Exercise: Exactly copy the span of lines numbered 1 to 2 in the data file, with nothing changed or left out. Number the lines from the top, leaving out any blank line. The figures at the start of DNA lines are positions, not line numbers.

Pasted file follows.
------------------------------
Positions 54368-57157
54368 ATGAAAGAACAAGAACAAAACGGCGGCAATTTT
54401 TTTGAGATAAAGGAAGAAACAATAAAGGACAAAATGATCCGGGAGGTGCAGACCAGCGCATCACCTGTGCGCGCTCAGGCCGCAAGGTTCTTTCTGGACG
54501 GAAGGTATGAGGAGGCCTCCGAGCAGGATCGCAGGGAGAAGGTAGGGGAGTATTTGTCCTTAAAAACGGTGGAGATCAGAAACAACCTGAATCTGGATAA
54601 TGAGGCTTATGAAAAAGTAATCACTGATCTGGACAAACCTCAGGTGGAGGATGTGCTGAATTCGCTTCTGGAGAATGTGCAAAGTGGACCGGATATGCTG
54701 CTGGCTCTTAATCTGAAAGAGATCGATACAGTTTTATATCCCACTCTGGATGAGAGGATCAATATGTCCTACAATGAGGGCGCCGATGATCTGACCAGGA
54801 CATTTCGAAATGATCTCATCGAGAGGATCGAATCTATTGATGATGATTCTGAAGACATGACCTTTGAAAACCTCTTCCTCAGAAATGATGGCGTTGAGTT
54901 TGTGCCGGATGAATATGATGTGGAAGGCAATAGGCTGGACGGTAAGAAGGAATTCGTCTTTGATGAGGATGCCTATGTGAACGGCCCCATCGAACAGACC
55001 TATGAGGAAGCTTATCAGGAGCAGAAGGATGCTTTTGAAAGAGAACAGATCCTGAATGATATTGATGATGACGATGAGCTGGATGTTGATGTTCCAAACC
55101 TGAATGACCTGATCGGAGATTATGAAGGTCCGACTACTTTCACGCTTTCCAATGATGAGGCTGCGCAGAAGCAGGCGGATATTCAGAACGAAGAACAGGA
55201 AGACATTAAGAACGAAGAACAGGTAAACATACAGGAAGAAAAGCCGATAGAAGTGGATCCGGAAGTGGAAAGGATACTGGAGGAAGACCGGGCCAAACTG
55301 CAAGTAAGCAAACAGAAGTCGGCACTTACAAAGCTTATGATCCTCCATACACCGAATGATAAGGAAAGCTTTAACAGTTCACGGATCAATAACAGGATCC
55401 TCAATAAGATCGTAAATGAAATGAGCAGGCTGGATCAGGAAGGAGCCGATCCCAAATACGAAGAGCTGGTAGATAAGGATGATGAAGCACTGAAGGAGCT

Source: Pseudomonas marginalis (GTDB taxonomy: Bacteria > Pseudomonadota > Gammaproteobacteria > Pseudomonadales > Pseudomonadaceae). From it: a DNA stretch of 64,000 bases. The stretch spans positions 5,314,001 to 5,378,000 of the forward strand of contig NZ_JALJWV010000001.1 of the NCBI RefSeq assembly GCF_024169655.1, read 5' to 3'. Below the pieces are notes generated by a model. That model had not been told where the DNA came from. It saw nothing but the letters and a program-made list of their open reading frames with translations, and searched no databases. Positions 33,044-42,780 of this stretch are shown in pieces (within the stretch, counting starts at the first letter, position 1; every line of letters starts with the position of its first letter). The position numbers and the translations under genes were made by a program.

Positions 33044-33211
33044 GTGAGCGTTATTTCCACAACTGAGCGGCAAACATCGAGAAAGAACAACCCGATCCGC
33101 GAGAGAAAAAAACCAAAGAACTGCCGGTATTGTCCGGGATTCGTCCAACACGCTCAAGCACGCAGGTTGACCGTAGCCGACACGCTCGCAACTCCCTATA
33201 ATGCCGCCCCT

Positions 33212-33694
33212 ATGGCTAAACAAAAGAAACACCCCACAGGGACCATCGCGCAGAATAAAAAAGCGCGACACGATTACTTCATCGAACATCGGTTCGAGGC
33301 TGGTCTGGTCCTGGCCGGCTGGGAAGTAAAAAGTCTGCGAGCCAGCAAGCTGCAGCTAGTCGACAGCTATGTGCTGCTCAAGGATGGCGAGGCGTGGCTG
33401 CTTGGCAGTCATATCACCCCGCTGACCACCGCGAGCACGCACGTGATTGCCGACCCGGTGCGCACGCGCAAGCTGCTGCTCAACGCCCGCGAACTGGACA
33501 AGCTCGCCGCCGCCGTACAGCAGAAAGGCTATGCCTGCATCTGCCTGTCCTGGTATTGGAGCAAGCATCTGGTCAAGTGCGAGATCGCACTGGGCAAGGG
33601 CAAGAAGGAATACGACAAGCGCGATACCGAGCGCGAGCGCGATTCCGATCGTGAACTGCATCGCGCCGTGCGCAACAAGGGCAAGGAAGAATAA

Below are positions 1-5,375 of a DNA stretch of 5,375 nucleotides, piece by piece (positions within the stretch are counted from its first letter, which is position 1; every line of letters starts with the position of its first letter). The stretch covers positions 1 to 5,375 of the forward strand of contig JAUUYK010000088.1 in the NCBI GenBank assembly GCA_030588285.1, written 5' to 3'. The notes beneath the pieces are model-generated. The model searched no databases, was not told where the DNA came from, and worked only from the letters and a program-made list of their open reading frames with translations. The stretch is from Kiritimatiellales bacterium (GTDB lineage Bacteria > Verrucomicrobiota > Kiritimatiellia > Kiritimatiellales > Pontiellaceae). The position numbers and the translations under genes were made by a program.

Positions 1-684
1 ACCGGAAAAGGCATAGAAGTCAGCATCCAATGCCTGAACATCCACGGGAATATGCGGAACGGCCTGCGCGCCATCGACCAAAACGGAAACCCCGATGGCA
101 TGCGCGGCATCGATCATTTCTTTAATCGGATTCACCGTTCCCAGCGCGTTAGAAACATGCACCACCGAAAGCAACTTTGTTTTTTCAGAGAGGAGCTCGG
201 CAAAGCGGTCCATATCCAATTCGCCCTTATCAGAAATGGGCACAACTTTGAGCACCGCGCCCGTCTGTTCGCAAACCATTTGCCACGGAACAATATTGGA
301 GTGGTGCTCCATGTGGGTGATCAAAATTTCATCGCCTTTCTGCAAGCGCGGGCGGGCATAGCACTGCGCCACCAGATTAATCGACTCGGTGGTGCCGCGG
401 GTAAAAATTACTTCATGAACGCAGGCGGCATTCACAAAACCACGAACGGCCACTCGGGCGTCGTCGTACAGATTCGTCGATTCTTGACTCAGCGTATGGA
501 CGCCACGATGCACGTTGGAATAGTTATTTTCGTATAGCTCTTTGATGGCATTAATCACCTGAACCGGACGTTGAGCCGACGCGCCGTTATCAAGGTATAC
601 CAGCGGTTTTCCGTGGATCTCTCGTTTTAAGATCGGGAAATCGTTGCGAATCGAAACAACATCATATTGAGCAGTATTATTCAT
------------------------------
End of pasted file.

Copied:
Positions 54368-57157
54368 ATGAAAGAACAAGAACAAAACGGCGGCAATTTT